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  • Fred Smith

What if Alfred Hitchcock made Joker?

No point in issuing a spoiler alert. You already know how Joker ends. It’s in the title. It’s on the poster. It’s in the trailer. By the time the end credits roll, a villain will be born.

In that respect, Joker is a lot like The Passion of the Christ or Titanic, or even Apollo 13. The only spoiler, really, is that there is no spoiler. We knew the end moment the lights dimmed. Jesus was getting nailed to the cross. The boat was going to sink. Tom Hanks was coming home.

Movies whose endings are widely already known by a first-run audience can thrill us when the story of the journey is compelling. When each scene builds to that logical and yet still surprising climax, we walk away satisfied, thrilled even. I still get misty-eyed along with Ed Harris when the crew of Apollo 13 says upon re-entry, “It’s good to see you again.”

Did I like Joker? Yes, but...

It was only after a few days that I realized why. I wasn’t so sure while I was in the moment.

Joaquin Phoenix was wonderful, deserves whatever accolades come his way this award season. He kept me on edge from the first frame to the last wondering how much can this guy take before he snaps? And he’s going to snap. He has to. It’s in the title. It’s on the poster.

Unlike Passion or Titanic or Apollo 13, Joker is a small movie. It’s not going to wow us with spectacle, scale, or special effects.

That said, it is nominated for a host of make-the-movie-look-great Oscars--best cinematography, editing, costume and makeup, etc. Deservedly so, it’s a great-looking movie.

But it’s still about a guy pushed to his personal brink. It’s not the world we care about as an audience, it’s the guy. And in this case, the guy--alienated, frustrated, isolated--is enough to make us care.

Alfred Hitchcock made us care about the guy. He made a career out making us believe the small story was a big deal.

It’s when I considered how Hitch would have approached Joker that I truly started enjoying the movie.

The master of suspense would have not have changed much if anything in Joker. But he would have changed the title.

Hitch would never have given the ending way with the title.

He would have pulled us in with the star and the promise of a tragedy, sure. And we would watch a brilliant performance of a guy pushed from the edge into his personal abyss. And at the opportune moment, we would realize we were watching the birth of one of the greatest villains in the history of pop culture.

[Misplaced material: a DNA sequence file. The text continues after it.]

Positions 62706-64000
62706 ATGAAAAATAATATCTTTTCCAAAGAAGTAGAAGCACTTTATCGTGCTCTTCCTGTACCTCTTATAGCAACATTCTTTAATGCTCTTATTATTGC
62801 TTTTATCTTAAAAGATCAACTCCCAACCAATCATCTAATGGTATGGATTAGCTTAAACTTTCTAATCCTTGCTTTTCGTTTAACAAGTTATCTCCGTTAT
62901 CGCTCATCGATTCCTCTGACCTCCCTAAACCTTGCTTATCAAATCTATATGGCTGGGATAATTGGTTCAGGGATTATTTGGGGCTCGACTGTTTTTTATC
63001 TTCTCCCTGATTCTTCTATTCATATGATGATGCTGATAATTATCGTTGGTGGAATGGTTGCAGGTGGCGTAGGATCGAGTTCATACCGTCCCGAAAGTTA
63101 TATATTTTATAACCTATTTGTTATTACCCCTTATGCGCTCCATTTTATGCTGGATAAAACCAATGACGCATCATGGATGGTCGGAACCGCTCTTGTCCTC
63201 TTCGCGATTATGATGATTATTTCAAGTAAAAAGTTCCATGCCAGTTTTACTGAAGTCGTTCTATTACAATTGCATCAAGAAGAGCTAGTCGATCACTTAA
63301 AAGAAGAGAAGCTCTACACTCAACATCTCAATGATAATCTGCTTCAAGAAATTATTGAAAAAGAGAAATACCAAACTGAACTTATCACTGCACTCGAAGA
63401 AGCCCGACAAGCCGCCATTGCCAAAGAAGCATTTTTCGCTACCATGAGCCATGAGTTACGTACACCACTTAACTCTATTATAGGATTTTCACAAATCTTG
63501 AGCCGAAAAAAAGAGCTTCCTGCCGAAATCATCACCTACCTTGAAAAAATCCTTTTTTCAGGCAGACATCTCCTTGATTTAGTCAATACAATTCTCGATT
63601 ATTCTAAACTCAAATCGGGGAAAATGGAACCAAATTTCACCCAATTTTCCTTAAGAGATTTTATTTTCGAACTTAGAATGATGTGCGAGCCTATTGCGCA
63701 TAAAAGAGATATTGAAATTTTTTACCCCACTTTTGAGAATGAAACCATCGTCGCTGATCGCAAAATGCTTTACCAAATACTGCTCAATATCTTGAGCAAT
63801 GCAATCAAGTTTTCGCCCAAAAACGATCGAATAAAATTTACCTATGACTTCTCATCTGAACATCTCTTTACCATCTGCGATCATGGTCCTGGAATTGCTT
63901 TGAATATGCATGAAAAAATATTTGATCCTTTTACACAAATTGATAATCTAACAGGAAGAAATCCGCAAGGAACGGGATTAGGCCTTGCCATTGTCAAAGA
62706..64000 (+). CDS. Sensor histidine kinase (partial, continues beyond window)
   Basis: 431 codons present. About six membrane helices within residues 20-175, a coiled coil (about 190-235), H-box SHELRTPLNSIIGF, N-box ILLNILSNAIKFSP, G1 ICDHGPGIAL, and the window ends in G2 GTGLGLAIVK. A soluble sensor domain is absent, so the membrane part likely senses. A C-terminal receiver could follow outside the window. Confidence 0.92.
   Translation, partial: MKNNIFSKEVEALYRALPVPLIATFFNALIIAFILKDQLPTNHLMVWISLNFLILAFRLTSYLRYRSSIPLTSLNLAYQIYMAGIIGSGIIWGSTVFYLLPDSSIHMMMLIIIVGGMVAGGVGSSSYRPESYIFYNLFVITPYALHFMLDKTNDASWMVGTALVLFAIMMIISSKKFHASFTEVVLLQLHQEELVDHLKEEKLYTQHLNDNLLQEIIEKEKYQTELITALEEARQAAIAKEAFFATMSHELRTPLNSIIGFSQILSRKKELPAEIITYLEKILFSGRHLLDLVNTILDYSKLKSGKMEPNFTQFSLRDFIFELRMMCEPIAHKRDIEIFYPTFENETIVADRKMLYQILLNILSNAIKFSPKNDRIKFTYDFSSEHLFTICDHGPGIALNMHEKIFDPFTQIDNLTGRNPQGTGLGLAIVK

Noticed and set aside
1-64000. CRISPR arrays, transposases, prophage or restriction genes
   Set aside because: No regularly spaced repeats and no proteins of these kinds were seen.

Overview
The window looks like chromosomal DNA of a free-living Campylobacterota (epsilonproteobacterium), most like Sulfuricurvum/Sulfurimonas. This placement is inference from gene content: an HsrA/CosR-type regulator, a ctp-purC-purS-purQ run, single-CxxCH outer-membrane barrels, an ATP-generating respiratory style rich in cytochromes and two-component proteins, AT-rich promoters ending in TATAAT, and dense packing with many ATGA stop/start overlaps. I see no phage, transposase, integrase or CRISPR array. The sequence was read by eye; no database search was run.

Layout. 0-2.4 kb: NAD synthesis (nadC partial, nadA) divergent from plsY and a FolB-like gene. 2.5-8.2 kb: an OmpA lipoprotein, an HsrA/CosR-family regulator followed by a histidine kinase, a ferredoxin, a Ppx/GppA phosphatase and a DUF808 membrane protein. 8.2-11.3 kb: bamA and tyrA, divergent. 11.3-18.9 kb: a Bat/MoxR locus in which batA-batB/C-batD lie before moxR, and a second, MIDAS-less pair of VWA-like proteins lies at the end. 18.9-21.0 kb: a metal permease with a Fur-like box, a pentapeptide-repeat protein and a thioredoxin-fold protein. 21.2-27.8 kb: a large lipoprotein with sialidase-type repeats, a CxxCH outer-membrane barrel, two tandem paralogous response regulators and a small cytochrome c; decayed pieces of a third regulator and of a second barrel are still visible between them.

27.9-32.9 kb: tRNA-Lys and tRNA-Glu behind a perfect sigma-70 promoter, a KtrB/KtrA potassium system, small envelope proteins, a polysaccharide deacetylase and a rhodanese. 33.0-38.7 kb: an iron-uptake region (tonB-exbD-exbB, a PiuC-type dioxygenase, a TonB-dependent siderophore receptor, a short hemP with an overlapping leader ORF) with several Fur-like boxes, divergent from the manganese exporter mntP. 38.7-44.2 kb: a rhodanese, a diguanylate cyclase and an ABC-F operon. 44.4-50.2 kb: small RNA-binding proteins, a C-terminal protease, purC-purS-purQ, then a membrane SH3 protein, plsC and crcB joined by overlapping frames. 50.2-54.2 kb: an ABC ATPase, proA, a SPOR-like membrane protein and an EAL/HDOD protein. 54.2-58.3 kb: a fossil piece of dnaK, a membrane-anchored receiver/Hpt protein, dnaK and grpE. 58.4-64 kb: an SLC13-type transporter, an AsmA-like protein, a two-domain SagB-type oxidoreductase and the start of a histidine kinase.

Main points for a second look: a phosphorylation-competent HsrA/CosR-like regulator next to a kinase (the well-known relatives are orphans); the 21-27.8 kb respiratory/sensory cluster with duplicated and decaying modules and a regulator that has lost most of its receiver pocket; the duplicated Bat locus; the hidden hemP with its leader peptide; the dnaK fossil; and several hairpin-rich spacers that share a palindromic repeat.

And we would be wowed because we didn’t see it coming. None of us would have known when the lights dimmed and the story began what we were in for.

And we would keep the secret, begging our friends to see for themselves this movie with the twist of the year.

Don’t buy it? Google Psycho. I won’t spoil the twist in that one. (But if you don’t know by now, you probably don’t really like movies in the first place.)

Hitchcock was so concerned that each new audience was spared of spoilers that he insisted crowds who had just seen Psycho exit the theater through a door that ensured they couldn’t come into contact with the next audience about to see the film for the first time.

For Alfred Hitchcock, the audience’s experience was the thing he held sacred above anything else, including a bulletproof marketing plan. Today, he’d be fired for merely suggesting the movie be titled be anything other than Joker. I’d be fired and likely blacklisted for supporting him.

The Batman franchise and its spinoffs are a global brand. Each installment is all but guaranteed to gross hundreds of millions of dollars after a worldwide release as long as the world knows it's a Batman movie when the ticket is sold or they click RENT on their smart TV.

Very few movies are worth watching again after you know the outcome. That’s because audiences care about one thing and one thing only in a given story. We care about what happens next. Take that away from us, tell us that we already know what’s going to happen and ask us to be interested instead in how it happens and we’re looking for the remote.

My remote went untouched during Joker. Will it win Best Picture this year at the Oscars? I don’t think so, but I won’t change this text if it does.

For the record, Psycho didn't win Best Picture in 1960. While we're on the subject, I don’t think Quentin Tarantino’s Once Upon a Time in Hollywood will win, either. But I had a lot of fun watching Brad and Leo make an ending I was pretty sure of at the movie's outset go up in flames of surprise.

Imagine if Joker had a card up its sleeve, a Hitchcockian moment just waiting to be played at exactly the right time. I don’t know if it would impress the Academy’s voters, but it sure would make me forget about my remote control.


Fred Smith is an author and filmmaker. His debut novel, The Coolest Labels, is available on,, and other online retailers.

You're on his site. So stick around, have a few rounds on the house, then you something.

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